We asked Merlin Armance, Concierge Manager at Four Seasons Resort Mauritius at Anahita, to gather the savviest sight-seeing suggestions he could find—not just his own but also those of other local connoisseurs, including some he works with every day at the Resort. Neither Concierge Armance nor this jewel of the Indian Ocean disappoints. Pristine beaches, green-blanketed mountains and crystal-clear ocean waters make the unique African coastal island of Mauritius an unforgettable tropical setting for relaxation, cultural exploration and adventures in nature.
The small destination has a surprisingly rich culinary scene. To enjoy some of the local delicacies, take a tour of Mauritius’ best eateries. Make a brief stop in the small town of Bel Air to pick up the locally popular, sugary roadside treat of piaow. Take a trip to the famous tea plantation of Bois Chéri, where you will learn all about the history of tea in Mauritius and the island’s famous vanilla tea. Stay for lunch at Le Bois Chéri Restaurant and sample a selection of Mauritian delicacies such as smoked chicken with Bois Chéri honey sauce; fish seasoned with turmeric, mustard and lemon; and the local Saint Aubin 1819 passion fruit rum. Continuing north on your journey, pick up a roadside refresher in the form of a fresh coconut or sugar cane juice as you travel through the towns of Rose Hill and Beau Bassin and into the heart of the capital, Port Louis. With restaurants to suit any appetite, Port Louis is a melting pot of the island’s unique blend of local, Asian, European, Indian and Middle Eastern cuisine.
Grand Bassin is a lake situated almost 2,000 feet (610 metres) above sea level in a secluded mountain area, deep in the heart of Mauritius. There stands a giant statue of the god Lord Shiva, who, according to Hindu religious tradition, visited the site from India. It is said that he carried water from the holy River Ganges, which fell into the lake at Grand Bassin and created a sacred connection between the two sites. Each year Hindus in Mauritius make a pilgrimage to the lake on foot, walking for up to three days to celebrate the Maha Shivaratri festival.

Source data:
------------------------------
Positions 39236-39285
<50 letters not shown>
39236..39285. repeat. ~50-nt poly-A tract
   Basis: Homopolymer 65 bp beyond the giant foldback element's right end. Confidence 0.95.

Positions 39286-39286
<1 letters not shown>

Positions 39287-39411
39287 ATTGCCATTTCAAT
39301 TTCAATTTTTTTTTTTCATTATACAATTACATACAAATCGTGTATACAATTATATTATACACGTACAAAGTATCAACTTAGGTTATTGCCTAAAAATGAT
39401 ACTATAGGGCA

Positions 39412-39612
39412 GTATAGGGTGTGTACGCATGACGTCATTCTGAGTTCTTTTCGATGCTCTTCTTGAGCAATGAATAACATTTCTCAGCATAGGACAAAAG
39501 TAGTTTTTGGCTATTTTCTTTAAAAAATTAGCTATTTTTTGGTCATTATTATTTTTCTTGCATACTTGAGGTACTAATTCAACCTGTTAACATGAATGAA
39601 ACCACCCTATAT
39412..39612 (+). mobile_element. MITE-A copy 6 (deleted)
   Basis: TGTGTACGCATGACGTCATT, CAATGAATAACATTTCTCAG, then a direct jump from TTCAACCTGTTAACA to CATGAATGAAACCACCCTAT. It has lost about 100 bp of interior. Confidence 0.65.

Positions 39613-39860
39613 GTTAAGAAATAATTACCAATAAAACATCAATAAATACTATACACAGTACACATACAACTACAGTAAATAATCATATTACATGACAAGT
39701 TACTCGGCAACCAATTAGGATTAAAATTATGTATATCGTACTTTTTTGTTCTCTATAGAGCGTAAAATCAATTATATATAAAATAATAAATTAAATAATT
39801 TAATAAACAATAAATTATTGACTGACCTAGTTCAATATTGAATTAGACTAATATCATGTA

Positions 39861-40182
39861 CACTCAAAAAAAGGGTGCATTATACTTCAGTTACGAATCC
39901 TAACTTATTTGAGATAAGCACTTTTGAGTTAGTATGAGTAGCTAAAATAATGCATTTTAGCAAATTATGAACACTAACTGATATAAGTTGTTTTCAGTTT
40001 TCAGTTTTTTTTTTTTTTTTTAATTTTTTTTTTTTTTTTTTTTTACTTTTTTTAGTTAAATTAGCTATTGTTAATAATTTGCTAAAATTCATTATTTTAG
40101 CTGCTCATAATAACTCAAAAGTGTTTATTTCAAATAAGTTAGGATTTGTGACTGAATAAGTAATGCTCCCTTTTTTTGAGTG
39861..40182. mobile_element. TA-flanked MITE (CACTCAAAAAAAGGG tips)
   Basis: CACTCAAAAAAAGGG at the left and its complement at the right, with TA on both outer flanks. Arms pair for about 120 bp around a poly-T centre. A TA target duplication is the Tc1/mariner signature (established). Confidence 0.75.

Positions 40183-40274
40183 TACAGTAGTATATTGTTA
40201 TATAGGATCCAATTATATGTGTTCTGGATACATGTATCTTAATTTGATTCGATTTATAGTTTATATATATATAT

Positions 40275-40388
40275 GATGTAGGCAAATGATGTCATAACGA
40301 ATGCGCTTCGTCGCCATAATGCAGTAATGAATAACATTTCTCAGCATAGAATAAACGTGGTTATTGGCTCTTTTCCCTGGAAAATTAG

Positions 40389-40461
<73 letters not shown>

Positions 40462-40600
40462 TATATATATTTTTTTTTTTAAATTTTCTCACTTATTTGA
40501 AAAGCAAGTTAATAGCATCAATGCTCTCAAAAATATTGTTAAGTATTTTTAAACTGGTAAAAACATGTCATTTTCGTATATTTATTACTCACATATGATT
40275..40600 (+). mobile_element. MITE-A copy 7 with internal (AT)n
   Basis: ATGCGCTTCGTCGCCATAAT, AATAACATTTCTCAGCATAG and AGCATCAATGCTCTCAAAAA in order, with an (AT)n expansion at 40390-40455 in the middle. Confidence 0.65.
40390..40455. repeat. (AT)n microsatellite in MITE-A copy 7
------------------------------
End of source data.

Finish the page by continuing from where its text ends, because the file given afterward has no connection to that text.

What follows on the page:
Sugar cane is central to the history of Mauritius, and still lines the majority of the island’s roads. Prior to being home to Four Seasons, the Resort’s land was a sugar cane factory. Today a smaller sugar cane factory still remains just 10 minutes from the Resort. During harvesting season from July to November, tours of the factory can be arranged. Visitors can see the full cycle of sugar production, beginning with the delivery of freshly cut sugar cane and culminating with a tasting session.
The capital of Mauritius, Port Louis, is home to the Champ de Mars Racecourse, the oldest horse racing club in the Southern Hemisphere. Races are typically held on Saturdays between May and November. Also in Port Louis is Fort Adelaide. Here visitors absorb panoramic views of the urban landscape from the heights of the fort’s citadel, which was built by the British atop of one of the city’s highest peaks. Take in a piece of history at one of the island’s two World Heritage sites, Aapravasi Ghat. This landmark provides fascinating insight into the workings of the old immigration depot. Between 1834 and 1920, this location saw half a million indentured Indian labourers pass through for transport to plantations across the British Empire.
Browsing the open-air markets in Port Louis is one of the best ways to experience the island culture. The capital city’s picturesque waterfront includes a vibrant selection of shops and restaurants lining the docks. Amid the hustle and bustle of the many street markets in the area around the waterfront, pick up treasured keepsakes like handcrafted wicker bags, which are always in the brightest of exotic colours. As Mauritius was the last home of the dodo, a carved wooden image of the flightless bird, now extinct, is also a popular souvenir.